Lunch hour lectures repository Autumn 2008
- 7 October 2008: Is Human Evolution Over?
- 9 October: A Tale of Two Churches
- 14 October: How Does My Brain Hear Your Voice?
- 16 October: Voice of God
- 21 October: The Zen of Running
- 23 October: UrbanBuzz - Building Sustainable Communities
- 28 October: Darwin, Microbes and the Increasing Incidence of Chronic Inflammatory Diseases (UNFORTUNATELY DUE TO TECHNICAL PROBLEMS, WE WERE UNABLE TO RECORD THIS LECTURE AND IT WILL NOT BE AVAILABLE TO VIEW ONLINE)
- 30 October: What's New in Magnetic Healing?
- 11 November: The Northern Utopia: What is Distinctive About the Nordic Countries
- 13 November: Do We Need a British Bill of Rights and a Written Constitution?
- 18 November: TRIM5, Human Immunodeficiency Virus (HIV) and the Red Queen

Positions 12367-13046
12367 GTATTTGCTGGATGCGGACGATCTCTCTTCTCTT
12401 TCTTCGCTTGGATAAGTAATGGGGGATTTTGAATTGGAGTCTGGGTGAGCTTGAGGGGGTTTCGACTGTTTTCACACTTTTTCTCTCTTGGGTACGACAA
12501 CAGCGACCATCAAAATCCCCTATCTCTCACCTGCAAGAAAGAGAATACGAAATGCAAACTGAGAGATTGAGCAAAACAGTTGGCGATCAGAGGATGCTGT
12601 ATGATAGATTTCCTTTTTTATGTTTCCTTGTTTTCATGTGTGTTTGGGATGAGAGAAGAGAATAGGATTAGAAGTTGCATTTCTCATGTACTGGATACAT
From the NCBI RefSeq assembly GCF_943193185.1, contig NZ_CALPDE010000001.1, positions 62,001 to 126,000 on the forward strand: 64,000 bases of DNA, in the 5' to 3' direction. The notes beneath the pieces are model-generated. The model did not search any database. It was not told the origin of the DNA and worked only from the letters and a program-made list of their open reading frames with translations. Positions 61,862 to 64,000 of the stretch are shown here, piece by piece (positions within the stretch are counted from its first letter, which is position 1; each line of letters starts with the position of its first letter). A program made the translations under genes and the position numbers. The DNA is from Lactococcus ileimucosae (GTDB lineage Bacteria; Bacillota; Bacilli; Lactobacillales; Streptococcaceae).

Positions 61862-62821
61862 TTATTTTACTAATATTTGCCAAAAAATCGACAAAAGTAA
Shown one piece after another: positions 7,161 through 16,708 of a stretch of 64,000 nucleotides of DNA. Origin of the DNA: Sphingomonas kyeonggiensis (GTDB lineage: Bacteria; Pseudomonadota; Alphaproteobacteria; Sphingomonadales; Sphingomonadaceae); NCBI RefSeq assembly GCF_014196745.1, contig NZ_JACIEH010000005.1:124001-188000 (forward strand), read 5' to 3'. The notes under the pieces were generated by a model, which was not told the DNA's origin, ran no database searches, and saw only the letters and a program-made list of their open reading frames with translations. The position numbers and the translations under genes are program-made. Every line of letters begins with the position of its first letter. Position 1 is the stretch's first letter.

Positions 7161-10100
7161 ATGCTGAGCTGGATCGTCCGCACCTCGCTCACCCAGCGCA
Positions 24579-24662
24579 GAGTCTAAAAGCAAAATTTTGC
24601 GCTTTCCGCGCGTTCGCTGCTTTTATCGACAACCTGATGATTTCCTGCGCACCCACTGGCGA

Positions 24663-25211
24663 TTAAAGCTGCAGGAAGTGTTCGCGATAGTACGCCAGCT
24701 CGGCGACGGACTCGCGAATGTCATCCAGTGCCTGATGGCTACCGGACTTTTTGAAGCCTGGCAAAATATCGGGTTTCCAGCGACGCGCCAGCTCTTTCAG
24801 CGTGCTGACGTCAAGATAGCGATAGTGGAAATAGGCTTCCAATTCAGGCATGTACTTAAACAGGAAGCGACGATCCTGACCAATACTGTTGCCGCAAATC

- 20 November: Rescuing the Past: Prayer Books, Parchment and Multi-Spectral Imaging
- 25 November: The Secret of Man's Red Fire
- 27 November: From 'Grey Goo' to Nanomedicine
- 2 December: Earthquake Vulnerability: An Engineer's Perspective With a Difference
- 4 December: Stemming Vision Loss With Stem Cells - Seeing is Believing
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13 November: Do We Need a British Bill of Rights and a Written Constitution?
13 June 2007
Professor Richard Bellamy – UCL Political Science
It has become increasingly fashionable to argue that democracy in Britain isn’t working and that a written constitution and a bill of rights could be at least part of the answer. By contrast, this lecture argues that these are part of the problem and not the solution. Drawing on his recent books ‘Political Constitutionalism’ (2007) and ‘Citizenship’ (2008), Professor Bellamy will show how democratic processes are far more effective at delivering the constitutional goods of rights and the rule of law than courts and also have more legitimacy. Constitutions subvert those processes and contribute to popular disaffection with them, producing a decline in rights protection in the process.
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